Andrew Landeryou first came to the attention of The Australian Financial Review as a defender of Solomon Lew, along with his MP mate Michael Danby (and a bunch of heavies from the Labor Right). Then the paper did a little puff piece on IQ Corporation.
Reality soon dawned. The IQ collapse, Landeryou’s scarper off overseas, the humiliation of his wife and all the legal argy-bargy involved (not to mention MUSU) got a great run. The ongoing saga continues to provide amusement for the readers of the nation’s business daily, along with reports of Landeryou’s current life “posting reams of borderline defamatory rants… with little more than the weak glow of a computer screen for company”.
November 20 1996
Gag was no joke as Lew debate rolled on
Neil Chenoweth and Andrew Main
Early on, it became clear that Coles Myer's chairman, Nobby Clark, was having difficulty keeping to the script.
"It's happening again; the prompt's got way ahead of me," Clark complained in despair halfway through yesterday's seven-hour annual meeting. But the prompt operator wasn't the only one tinkering with the story-line.
Much of the Coles Myer board believed there had been an agreement to give shareholders free rein for comment, with no stooges and no gag motions - which made it a bit of a puzzle when Michael Danby, a Victorian Labor stalwart and an ally of Solomon Lew, stood up and proposed a gag motion about an hour into discussing Lew's re-election.
Danby's move appeared to take Clark off balance - so much so that he waved through the motion on a rather dubious assessment of the voices, refused to take points of order, then claimed incorrectly that there had been a show of hands.
It was a massively unpopular decision, and doubly unfortunate because the queue of people who had been standing in line for an hour to discuss Lew continued their comments regardless with the next motion. And there were a lot of motions.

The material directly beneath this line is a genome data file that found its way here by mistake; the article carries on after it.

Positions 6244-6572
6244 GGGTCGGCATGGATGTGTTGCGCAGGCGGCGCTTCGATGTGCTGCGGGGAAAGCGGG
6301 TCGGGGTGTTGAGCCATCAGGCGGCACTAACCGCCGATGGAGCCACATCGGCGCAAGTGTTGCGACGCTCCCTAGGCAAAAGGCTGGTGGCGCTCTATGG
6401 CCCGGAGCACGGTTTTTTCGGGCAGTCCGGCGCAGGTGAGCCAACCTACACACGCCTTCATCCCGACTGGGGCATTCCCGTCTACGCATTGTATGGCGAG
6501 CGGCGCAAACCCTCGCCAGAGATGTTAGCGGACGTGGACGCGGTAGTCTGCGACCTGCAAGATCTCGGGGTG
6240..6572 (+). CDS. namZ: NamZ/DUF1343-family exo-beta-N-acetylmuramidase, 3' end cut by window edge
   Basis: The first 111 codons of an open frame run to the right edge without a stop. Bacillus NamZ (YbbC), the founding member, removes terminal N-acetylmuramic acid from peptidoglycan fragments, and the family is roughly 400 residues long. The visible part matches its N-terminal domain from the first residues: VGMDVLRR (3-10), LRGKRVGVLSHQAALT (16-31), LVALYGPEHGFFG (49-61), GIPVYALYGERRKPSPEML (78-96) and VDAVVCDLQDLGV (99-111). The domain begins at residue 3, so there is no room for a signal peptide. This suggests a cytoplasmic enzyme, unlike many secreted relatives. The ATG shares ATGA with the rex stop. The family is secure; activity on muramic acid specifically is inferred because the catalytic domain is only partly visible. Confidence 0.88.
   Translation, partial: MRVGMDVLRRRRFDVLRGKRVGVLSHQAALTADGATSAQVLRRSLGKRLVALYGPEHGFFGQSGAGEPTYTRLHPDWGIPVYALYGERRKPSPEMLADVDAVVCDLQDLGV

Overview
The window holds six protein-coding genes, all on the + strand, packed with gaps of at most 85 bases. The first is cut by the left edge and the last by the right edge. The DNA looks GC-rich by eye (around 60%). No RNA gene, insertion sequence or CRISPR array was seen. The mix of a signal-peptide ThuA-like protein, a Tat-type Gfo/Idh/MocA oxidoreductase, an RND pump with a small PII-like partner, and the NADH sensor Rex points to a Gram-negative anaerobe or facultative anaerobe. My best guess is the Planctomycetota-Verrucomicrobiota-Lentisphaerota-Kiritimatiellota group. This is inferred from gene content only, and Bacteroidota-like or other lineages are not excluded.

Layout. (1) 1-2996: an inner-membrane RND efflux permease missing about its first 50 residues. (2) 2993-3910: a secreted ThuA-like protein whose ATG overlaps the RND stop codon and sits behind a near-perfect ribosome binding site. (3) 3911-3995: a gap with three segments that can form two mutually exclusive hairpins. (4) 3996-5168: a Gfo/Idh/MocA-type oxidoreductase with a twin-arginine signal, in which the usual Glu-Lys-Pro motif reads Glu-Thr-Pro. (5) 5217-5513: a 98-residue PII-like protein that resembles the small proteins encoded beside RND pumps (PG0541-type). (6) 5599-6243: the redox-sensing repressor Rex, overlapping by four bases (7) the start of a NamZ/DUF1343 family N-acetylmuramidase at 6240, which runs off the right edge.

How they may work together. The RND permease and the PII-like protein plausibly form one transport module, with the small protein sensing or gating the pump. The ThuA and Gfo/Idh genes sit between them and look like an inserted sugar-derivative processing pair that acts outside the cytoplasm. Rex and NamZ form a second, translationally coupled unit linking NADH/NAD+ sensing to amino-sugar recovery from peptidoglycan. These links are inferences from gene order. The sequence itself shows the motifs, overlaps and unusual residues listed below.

Lew wasn't without friends, one of them a young woman who identified herself as Sharon Alexander. This modest description did not actually convey that she is an employee of Beverley Pinder Public Relations, the PR shop that until recently worked on a retainer defending Lew against shareholder activist types.
Lew would have been warmed by the likes of former MP John Brown, who raged against character assassination by a "particularly mendacious media" on one of the finest human beings he knew. This also would have warmed Brown's NSW Right friend Michael Easson, who ran the "Re-elect Solly" ticket.
Links with the Labor Party (as opposed to Coles Myer employees, some of whom picketed the meeting) were a distinct feature of the pro-Lew camp. There was Kevin Boyd, of the Textiles, Clothing and Footwear Union. And Andrew Landeryou, son of former Storeman and Packer secretary and Victorian Labor Minister Bill Landeryou, who besides supporting Lew launched an attack on CML director Nick Greiner.
Michael Davis, believed to be a Melbourne lawyer but thought by some to be Max Gillies having a lend, told the board graciously to ignore the whiners: "The small shareholders hate you because you are successful and they are not."
And a Mr Gonzales, whose view of events seemed at times remarkably close to the Lew camp's, blamed it all on the despicable media.
"Maybe they see Mr Lew as a threat to them: the Fairfaxes, the Murdochs are afraid he will take over their empire," he said brightly. Now that would really do something to his gearing.
"It's not known to management here today," Clark told several questioners who asked about an earlier claim that a court injunction had been taken out to stop a unionist shareholder from attending.
Clark's response seemed highly probable, but in the last year, those words have become almost a management mantra for Coles Myer - like a Latin verb declension: "Today I have no knowledge, last year I had no knowledge, next year I will have had no knowledge."
After yesterday's meeting, Coles Myer shareholders don't have any significant knowledge either, on some of the biggest problem areas for the company in the last year.
November 22 1996
Edited by Andrew Main
The jigsaw puzzle of identifying the few pro-Solomon Lew speakers at Tuesday's Coles Myer annual meeting has yielded more fascinating coincidences.
You may remember that Michael Easson, the former New South Wales right pollie, had been public in helping Lew with re-election.
Easson's old pal John Brown kicked off with a strong message of support, followed not long after by Sharon Alexander. She had told the AFR she was employed by Beverley Pinder Public Relations, which has done work for Lew, but Beverley Pinder rang to say they had parted company about three weeks ago. What we do know is that Sharon Alexander is the niece of Mary Easson, nee Alexander, Michael Easson's wife.